Wednesday, May 6, 2015

"Because Who Is Perfect?"




I have posted this video before in the past. I came across it again this afternoon and thought it was worth posting again, because it is a topic I feel deeply about, being close to my heart and resonates with me today as a result of the way I'm feeling, a little 'disabled', not 'normal' and very imperfect. However, I think I am neither, and both simultaneously. It is all matter of personal perception.



 Language can be a constructive powerful tool or a destructive weapon. It can be misconstrued and misinterpreted, depending on deportment, tone and intent.  Both our ears and eyes can deceive us easily. We judge, and think what we see and hear, is truth or falsehood. What we see isn't always what we get. What we think we've heard, isn't always what is being said. Add to this, our contemporary society's preoccupation with political correctness to complicate matters in the way we convey language, in all it's meaning, and in all that all that it implies.

There has been some interesting thought provoking discussion about this particular video and about other film shorts produced by Pro Infirmis, an organization for the 'disabled'. Let me say, I really dislike the word disability, because it is often reserved for those of us who are 'disabled' who are labeled as some how being outside the definition of what is so called 'normal'; another word I really dislike. We all are 'disabled' in one way or another, and I question, just what is 'normal'. I am of the opinion that imperfection and diversity is what is normal.
I find it curious that the description I have posted of the video from Youtube below, starts by referring to the mannequins as being 'disabled'



" Disabled mannequins will be eliciting astonished looks from passers-by on Zurich's Bahnhofstrasse today. Between the perfect mannequins, there will be figures with scoliosis or brittle bone disease modelling the latest fashions. One will have shortened limbs; the other a malformed spine. The campaign has been devised for the International Day of Persons with Disabilities by Pro Infirmis, an organization for the disabled. Entitled "Because who is perfect? Get closer.", it is designed to provoke reflection on the acceptance of people with disabilities. Director Alain Gsponer has captured the campaign as a short film.
The figures are life-sized, three-dimensional representations of Miss Handicap 2010, Jasmin Rechsteiner, radio presenter and film critic Alex Oberholzer, track and field athlete Urs Kolly, blogger Nadja Schmid and actor Erwin Aljukic.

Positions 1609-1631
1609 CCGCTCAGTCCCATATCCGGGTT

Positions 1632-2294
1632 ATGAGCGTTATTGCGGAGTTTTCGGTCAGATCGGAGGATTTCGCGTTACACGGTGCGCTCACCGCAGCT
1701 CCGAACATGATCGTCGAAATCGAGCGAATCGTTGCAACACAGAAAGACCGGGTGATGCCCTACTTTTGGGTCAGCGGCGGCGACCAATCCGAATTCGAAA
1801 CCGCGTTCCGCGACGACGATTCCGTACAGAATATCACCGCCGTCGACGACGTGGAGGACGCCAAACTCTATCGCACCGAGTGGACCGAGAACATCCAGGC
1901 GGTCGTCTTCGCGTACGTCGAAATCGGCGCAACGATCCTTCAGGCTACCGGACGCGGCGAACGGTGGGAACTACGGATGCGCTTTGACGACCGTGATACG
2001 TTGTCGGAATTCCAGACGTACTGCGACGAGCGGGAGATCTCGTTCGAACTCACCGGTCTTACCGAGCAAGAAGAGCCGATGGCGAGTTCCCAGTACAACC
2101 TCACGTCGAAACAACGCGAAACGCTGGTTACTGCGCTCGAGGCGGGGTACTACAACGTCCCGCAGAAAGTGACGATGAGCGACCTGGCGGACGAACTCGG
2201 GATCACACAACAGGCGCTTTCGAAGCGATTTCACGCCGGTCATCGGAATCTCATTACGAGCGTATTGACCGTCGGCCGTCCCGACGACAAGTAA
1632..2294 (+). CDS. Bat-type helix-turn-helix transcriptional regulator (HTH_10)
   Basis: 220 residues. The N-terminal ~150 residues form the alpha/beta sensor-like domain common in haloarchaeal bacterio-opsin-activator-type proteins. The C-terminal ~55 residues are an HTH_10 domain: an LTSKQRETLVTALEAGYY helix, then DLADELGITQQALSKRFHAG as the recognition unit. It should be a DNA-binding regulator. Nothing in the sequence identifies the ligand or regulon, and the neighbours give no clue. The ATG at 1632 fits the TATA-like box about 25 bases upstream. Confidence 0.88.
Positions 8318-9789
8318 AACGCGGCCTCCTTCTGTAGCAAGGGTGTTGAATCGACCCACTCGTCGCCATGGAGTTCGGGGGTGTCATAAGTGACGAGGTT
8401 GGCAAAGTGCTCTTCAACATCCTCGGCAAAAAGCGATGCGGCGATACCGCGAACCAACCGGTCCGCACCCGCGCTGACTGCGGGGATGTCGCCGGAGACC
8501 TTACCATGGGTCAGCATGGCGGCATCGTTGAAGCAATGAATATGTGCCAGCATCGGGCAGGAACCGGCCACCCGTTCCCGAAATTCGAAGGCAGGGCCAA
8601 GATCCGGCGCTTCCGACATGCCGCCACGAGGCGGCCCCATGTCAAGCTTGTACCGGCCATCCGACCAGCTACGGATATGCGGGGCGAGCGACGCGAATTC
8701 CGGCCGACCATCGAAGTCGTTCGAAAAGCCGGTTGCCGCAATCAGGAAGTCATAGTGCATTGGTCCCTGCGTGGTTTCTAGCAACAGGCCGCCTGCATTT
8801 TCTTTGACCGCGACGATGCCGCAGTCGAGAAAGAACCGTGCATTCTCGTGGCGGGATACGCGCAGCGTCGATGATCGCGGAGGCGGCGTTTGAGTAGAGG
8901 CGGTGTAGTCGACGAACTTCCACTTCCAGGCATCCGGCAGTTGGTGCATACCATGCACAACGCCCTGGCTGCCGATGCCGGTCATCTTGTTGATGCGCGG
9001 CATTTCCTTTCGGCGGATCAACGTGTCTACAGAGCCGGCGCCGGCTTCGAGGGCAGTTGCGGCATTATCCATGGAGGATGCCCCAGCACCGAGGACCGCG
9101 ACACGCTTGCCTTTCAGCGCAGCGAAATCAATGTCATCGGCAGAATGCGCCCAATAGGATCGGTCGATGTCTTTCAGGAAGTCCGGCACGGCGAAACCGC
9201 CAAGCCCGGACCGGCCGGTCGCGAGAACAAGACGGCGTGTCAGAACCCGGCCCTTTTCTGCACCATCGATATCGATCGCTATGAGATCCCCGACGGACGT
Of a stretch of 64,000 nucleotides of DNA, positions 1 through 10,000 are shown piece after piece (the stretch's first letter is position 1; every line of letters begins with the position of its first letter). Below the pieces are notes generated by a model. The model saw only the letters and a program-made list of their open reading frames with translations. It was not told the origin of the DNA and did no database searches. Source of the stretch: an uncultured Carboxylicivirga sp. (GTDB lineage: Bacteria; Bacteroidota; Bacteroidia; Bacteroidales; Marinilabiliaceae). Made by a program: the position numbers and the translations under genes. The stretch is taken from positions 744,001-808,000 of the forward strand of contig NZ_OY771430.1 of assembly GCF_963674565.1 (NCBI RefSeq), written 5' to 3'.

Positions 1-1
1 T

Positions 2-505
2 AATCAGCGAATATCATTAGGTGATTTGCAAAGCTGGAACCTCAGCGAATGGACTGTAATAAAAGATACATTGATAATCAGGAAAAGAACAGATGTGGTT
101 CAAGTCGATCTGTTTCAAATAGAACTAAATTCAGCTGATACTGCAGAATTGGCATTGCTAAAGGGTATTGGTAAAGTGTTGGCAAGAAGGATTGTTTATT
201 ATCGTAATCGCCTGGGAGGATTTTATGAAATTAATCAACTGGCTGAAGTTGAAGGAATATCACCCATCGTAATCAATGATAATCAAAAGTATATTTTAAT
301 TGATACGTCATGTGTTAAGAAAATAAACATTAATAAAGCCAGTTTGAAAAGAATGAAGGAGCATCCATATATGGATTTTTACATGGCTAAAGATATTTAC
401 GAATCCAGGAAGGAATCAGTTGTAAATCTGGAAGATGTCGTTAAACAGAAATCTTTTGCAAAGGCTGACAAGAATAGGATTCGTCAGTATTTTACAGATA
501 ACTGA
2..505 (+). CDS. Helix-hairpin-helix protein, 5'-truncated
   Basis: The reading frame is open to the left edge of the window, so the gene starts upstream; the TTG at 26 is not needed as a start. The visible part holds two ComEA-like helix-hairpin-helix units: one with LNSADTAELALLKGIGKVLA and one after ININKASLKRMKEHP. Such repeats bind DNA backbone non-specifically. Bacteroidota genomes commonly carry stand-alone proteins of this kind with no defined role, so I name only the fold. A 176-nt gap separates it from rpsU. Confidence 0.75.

"We often go chasing after ideals instead of accepting life in all its diversity. Pro Infirmis strives especially for the acceptance of disability and the inclusion of people with disabilities," says Mark Zumbühl, a member of the Pro Infirmis Executive Board, in describing the campaign. "

                                                                               

See our former TV-Spots under:

Bear: http://youtu.be/zFWr-CKMWGY
Gianni Blumer: http://youtu.be/Qr-xnqgpin8

4 comments:

thesycamoretree said...

Those folks who allowed themselves to be measured on film were courageous. They seemed empowered by seeing themselves as mannequins though! I understand your discomfort with the word "disabled" but what would you use instead? Differently abled? I feel for those whose disabilities are hidden, like those with mental illness.

Catherine Meyers said...

Thank you Bev for you great comment.
You are so right, courageous is the word. It was real joy on their faces when they saw themselves, that looked like they were feeling a freedom from physical constraints.

That is a good question you post about what word would I use. I'm not sure, but I think it is a good thing to think about and to have discussion to try and figure it out.

I ask with another question. Why do we have to label period, putting certain folks into a labeled category? It is done so often and what is underneath lies discrimination, judgement and a bunch of other issues.

Having family and friends with so called disabilities (myself included) sometimes the attitude of others can be the real disability.

thesycamoretree said...

Labeling is sometimes necessary, but when those labels come with judgments and prejudices, we run into trouble!

Catherine Meyers said...

I have to agree. I hate forms that ask who, what, where, why? I always want to put I am 'other'. Lol